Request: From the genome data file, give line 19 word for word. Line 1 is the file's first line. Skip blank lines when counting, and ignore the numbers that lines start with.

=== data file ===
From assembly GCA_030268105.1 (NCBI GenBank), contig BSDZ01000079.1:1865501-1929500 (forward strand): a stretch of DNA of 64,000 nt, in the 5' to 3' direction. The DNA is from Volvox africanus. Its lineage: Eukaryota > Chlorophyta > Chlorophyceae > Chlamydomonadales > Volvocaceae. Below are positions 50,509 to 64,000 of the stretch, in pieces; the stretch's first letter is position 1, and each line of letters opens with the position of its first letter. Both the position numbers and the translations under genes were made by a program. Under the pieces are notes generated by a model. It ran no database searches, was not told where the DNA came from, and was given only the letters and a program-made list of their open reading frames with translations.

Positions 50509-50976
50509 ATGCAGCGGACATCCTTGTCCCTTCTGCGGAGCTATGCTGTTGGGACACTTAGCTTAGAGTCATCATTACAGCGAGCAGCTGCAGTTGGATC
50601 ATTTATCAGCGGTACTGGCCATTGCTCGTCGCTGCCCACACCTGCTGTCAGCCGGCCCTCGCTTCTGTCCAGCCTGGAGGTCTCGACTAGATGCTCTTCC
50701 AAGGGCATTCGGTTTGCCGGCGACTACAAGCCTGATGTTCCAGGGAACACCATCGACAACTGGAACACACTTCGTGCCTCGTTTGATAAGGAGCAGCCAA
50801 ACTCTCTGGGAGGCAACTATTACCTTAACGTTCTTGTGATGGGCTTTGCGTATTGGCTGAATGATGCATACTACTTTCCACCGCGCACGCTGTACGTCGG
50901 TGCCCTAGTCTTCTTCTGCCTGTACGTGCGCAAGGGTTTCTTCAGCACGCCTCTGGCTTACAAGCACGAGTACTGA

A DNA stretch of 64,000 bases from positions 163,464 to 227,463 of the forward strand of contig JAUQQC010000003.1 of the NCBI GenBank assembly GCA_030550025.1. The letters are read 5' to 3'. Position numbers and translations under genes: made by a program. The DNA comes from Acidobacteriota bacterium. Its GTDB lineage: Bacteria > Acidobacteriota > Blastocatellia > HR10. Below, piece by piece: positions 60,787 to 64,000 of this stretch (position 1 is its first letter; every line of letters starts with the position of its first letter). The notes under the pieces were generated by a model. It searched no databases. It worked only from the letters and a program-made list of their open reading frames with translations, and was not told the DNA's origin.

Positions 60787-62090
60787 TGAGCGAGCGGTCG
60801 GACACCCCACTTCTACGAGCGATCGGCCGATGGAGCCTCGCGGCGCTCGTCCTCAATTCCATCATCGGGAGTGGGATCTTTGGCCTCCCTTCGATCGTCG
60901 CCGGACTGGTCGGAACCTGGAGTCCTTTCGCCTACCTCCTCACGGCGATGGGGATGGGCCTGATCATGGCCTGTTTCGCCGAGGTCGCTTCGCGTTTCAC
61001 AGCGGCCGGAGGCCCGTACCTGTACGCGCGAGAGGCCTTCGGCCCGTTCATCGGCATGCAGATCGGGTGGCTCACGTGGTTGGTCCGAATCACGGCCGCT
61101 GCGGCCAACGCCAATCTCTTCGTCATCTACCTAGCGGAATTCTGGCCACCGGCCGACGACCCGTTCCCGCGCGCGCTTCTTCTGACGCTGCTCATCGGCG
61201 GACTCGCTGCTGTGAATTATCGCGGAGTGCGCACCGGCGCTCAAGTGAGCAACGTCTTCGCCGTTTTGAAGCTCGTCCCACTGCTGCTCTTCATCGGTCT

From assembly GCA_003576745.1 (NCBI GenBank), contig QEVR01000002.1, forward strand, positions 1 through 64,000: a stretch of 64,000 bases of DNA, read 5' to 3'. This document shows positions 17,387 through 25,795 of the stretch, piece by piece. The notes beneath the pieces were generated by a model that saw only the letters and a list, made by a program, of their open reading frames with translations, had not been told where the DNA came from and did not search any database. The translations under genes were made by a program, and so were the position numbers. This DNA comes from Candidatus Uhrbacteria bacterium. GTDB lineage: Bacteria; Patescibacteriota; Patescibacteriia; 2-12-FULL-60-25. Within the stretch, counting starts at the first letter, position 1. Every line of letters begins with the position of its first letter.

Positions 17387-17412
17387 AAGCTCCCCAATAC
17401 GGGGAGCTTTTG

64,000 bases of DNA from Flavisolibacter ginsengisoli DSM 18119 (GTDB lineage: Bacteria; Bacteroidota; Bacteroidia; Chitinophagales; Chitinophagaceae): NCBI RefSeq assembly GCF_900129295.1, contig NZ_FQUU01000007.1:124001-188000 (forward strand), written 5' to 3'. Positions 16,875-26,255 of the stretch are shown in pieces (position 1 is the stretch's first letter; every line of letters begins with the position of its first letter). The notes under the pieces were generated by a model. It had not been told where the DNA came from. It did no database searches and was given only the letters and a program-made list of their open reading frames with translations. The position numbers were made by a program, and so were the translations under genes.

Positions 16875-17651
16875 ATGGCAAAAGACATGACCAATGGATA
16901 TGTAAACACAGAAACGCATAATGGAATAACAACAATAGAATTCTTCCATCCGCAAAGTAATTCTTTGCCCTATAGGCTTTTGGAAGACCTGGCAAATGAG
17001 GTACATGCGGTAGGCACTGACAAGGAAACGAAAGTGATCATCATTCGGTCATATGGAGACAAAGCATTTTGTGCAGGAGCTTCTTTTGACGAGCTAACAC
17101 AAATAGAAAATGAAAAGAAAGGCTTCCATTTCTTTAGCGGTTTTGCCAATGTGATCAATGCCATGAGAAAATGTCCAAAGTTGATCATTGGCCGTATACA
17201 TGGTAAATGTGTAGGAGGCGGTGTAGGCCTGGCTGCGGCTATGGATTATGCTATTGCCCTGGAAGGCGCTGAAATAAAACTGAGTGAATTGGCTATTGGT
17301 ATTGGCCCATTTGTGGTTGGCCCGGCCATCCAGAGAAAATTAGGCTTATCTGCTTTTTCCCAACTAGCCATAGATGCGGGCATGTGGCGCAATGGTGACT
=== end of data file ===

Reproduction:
17401 GGGGAGCTTTTG